Oh, Brussels sprouts. They definitely have a distinctive taste and texture and aren’t everybody’s cup of tea… but the veggies have so many health benefits that you may want to start incorporating them into your diet more (if you haven’t already). In case you didn’t know, the sprouts belong to the cruciferous vegetable family and are “relatives” of other nutrient-rich foods like kale, broccoli, cauliflower, and collard greens.
Kale and seaweed may be the superfoods of the moment, but Brussels sprouts are a powerhouse you shouldn’t overlook. In fact, one serving of the vegetable provides you with more than 20 essential vitamins and minerals. Intrigued? So are we. Which is why we’ve rounded up the top health benefits of Brussels sprouts (plus, we’re including one of our favorite recipes featuring the vegetable for good measure). Scroll through and hop on the Brussels sprouts bandwagon.
They contain cancer-fighting agents
The vegetable contains compounds called isothiocyanates, which are known to help remove harmful carcinogens from your body. Additionally, studies have shown that Brussels sprouts contain sulforaphane, an isothiocyanate known to stop the cancer-enabling enzyme histone deacetylase (HDAC).
They promote bone health
Consuming only 3/4 cup of Brussels sprouts provides you with your daily recommended amount of vitamin K. This vitamin helps prevent bone fractures and also keeps calcium in your bones.
They're high in fiber
The Academy of Nutrition and Dietetics suggests that women eat at least 25 grams of fiber daily for good colon health. This veggie is a great source of digestive-regulating fiber—there are 2 grams of fiber in just 1/2 cup of sprouts.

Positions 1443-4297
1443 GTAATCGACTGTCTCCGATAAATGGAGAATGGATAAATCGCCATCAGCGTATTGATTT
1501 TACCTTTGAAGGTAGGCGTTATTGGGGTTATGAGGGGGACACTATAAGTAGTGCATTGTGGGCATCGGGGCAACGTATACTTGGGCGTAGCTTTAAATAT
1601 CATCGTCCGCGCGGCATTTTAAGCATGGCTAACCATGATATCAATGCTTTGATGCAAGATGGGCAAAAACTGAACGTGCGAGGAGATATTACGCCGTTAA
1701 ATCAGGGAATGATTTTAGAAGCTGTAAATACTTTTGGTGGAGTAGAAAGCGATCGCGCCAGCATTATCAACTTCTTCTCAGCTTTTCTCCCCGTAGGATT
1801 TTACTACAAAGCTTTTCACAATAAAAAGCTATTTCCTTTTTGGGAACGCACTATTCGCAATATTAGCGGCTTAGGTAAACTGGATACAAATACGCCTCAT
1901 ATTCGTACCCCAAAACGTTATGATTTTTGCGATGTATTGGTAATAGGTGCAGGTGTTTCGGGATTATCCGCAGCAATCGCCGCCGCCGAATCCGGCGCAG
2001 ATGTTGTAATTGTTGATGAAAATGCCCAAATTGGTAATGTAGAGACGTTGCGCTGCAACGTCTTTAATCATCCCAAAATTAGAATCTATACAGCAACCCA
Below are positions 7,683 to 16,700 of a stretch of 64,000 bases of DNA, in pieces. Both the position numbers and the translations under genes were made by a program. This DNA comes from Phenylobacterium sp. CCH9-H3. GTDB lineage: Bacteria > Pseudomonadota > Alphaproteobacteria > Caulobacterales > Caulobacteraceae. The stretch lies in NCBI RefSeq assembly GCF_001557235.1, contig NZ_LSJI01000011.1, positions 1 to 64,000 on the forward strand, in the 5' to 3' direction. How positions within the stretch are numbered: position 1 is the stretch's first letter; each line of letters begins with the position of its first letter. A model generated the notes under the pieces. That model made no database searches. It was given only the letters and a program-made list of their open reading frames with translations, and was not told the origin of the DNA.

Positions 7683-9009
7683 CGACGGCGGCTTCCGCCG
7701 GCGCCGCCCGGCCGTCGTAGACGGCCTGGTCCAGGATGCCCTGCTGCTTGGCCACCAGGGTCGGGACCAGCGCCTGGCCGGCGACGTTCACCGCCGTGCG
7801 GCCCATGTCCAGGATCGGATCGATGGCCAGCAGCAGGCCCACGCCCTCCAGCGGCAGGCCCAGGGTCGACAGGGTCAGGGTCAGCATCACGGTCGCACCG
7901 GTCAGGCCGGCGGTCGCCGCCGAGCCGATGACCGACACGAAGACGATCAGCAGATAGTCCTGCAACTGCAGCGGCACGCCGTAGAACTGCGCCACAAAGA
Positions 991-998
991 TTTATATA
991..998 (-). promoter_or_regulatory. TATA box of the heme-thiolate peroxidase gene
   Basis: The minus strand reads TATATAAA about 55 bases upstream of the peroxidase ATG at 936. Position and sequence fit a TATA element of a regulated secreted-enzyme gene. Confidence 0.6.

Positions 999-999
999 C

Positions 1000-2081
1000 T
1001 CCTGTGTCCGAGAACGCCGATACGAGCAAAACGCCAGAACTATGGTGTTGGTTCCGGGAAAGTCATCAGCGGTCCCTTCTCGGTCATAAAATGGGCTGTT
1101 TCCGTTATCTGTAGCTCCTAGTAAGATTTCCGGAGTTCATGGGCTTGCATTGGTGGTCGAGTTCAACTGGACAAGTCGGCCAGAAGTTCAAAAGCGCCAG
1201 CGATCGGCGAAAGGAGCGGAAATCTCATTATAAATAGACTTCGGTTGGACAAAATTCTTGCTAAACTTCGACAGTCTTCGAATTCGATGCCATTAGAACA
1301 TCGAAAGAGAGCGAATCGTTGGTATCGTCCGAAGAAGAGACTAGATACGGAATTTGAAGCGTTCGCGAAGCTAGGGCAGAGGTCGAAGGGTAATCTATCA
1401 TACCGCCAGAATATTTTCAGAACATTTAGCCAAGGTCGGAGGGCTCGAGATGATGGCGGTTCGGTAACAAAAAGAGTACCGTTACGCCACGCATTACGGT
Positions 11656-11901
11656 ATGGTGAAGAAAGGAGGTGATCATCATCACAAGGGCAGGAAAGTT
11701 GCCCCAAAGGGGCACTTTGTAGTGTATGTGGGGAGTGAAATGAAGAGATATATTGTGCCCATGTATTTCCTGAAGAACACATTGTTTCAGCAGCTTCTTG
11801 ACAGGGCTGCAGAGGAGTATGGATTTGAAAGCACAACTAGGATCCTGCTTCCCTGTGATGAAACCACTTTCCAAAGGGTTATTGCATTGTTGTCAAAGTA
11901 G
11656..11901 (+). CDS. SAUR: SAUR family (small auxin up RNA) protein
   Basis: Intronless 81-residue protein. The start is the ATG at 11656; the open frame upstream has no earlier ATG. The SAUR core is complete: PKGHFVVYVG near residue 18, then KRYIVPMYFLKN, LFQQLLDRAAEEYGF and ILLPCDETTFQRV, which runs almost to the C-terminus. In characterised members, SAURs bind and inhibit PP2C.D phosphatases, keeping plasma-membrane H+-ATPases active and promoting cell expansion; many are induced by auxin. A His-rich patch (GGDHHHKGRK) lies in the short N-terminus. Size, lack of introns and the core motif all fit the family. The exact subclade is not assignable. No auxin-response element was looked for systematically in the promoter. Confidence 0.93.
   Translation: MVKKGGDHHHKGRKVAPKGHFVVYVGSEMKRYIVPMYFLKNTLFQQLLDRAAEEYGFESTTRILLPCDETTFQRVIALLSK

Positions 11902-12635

They can lower cholesterol
Steaming this vegetable is the key to helping lower your cholesterol. This is because the elements of fiber in the sprouts bind with bile acids in your digestive system better when they're steamed. During this "binding," the bile acids leave the body, thereby reducing your cholesterol levels.
They give you healthy skin
This superfood contains copper, which is essential for the creation of both collagen and elastin. These proteins are critical in firming and smoothing your skin. Cook up the recipe below to get a gorgeous glow.
Half Baked Harvest's delicious recipe pairs Brussels sprouts with balsamic chicken and goat cheese polenta and can be whipped up in 30 minutes flat. The veggie is served shredded and cooked alongside the chicken in a balsamic glaze; it's later topped with lemon juice and basil. Note: If you don't eat meat, simply double the Brussels sprouts and serve them as your main.
USDA. Brussels Sprouts, Raw. April 1, 2020
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Royston KJ, Tollefsbol TO. The Epigenetic Impact of Cruciferous Vegetables on Cancer Prevention. Curr Pharmacol Rep. 2015;1(1):46-51. doi:10.1007/s40495-014-0003-9
National Institutes of Health. Vitamin K. February 4, 2020
Academy of Nutrition and Dietetics. Fiber. November 2, 2018
USDA. Brussels Sprouts, Cooked, From Fresh, Fat Not Added in Cooking. April 1, 2020
Kahlon T, Chui M, Chui M. (2018). A Review – In Vitro Bile Acid Binding of Various Vegetables. Medical Research Archives. 2018;6(2). doi:10.18103/mra.v6i2.1686
Borkow G. Using Copper to Improve the Well-Being of the Skin. Curr Chem Biol. 2014;8(2):89-102. doi:10.2174/2212796809666150227223857